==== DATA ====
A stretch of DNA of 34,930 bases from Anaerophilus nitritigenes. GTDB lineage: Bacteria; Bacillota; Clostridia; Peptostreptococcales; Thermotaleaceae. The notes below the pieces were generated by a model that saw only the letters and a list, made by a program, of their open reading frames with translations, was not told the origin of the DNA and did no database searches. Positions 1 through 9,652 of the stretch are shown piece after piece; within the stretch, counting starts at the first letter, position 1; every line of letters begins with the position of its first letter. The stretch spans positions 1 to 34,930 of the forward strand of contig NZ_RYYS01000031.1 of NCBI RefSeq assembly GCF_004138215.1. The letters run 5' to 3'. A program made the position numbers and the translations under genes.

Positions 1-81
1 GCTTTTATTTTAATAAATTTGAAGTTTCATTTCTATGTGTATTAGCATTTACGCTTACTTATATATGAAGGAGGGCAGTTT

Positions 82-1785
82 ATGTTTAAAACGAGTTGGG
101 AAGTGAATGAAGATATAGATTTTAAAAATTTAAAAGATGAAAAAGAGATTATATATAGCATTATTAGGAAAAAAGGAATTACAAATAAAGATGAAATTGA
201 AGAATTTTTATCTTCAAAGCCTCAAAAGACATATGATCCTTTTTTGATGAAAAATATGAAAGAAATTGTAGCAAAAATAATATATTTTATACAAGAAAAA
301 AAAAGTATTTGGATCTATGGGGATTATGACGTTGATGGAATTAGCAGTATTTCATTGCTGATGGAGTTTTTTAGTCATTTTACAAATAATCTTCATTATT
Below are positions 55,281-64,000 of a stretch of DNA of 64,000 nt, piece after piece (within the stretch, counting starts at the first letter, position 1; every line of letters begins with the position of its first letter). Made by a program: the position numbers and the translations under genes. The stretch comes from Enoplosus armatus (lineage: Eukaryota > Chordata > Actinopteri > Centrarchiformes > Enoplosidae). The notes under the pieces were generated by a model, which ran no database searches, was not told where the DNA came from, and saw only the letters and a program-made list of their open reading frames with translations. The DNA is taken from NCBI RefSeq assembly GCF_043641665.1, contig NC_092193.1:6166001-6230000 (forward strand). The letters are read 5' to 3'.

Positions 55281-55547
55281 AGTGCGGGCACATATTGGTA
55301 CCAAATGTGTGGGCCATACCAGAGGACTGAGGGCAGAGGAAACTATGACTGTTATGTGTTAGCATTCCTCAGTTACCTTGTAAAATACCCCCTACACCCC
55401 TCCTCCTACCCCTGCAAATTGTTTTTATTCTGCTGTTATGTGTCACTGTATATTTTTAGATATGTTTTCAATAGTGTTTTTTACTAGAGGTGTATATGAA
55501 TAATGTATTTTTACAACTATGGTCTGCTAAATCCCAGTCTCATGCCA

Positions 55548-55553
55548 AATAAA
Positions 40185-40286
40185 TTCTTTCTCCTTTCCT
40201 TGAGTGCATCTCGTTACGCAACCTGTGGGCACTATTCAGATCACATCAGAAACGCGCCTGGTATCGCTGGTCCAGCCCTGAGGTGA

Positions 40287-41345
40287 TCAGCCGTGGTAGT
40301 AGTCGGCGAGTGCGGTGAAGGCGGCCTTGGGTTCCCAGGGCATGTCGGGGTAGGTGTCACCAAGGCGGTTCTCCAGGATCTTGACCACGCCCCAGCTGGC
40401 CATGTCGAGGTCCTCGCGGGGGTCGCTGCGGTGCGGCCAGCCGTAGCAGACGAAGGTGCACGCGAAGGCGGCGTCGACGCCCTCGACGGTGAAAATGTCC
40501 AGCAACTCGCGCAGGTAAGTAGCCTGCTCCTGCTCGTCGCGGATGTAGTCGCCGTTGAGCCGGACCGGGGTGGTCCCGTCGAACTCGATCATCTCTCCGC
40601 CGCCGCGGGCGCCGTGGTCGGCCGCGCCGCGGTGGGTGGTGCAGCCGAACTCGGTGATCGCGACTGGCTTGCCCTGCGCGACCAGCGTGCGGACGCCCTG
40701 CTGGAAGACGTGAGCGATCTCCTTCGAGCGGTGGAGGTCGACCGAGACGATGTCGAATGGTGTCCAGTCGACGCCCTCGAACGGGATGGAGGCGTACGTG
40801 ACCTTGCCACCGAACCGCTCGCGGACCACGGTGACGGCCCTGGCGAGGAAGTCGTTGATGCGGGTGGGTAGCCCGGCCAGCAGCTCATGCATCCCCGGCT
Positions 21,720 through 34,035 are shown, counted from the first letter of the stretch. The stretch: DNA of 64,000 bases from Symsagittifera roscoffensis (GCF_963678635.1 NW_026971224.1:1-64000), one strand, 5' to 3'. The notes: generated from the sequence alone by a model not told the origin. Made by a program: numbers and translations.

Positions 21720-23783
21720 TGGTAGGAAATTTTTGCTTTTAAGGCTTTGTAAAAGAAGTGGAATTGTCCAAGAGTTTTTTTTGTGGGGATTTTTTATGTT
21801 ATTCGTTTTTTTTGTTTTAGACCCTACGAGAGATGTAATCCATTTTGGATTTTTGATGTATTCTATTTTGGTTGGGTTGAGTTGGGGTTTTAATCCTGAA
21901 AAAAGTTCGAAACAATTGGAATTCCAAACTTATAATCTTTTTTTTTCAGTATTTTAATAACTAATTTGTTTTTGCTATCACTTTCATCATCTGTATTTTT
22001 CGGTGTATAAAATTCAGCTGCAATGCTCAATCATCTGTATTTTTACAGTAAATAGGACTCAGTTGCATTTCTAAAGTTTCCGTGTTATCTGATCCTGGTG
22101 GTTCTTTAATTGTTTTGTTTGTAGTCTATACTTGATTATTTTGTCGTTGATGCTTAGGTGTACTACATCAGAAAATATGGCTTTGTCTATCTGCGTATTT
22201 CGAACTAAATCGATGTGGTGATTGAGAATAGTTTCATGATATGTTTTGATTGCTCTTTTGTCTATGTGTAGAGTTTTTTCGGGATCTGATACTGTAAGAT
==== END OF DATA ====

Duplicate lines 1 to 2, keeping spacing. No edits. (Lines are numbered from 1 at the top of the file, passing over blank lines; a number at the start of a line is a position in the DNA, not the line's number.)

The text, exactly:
A stretch of DNA of 34,930 bases from Anaerophilus nitritigenes. GTDB lineage: Bacteria; Bacillota; Clostridia; Peptostreptococcales; Thermotaleaceae. The notes below the pieces were generated by a model that saw only the letters and a list, made by a program, of their open reading frames with translations, was not told the origin of the DNA and did no database searches. Positions 1 through 9,652 of the stretch are shown piece after piece; within the stretch, counting starts at the first letter, position 1; every line of letters begins with the position of its first letter. The stretch spans positions 1 to 34,930 of the forward strand of contig NZ_RYYS01000031.1 of NCBI RefSeq assembly GCF_004138215.1. The letters run 5' to 3'. A program made the position numbers and the translations under genes.

Positions 1-81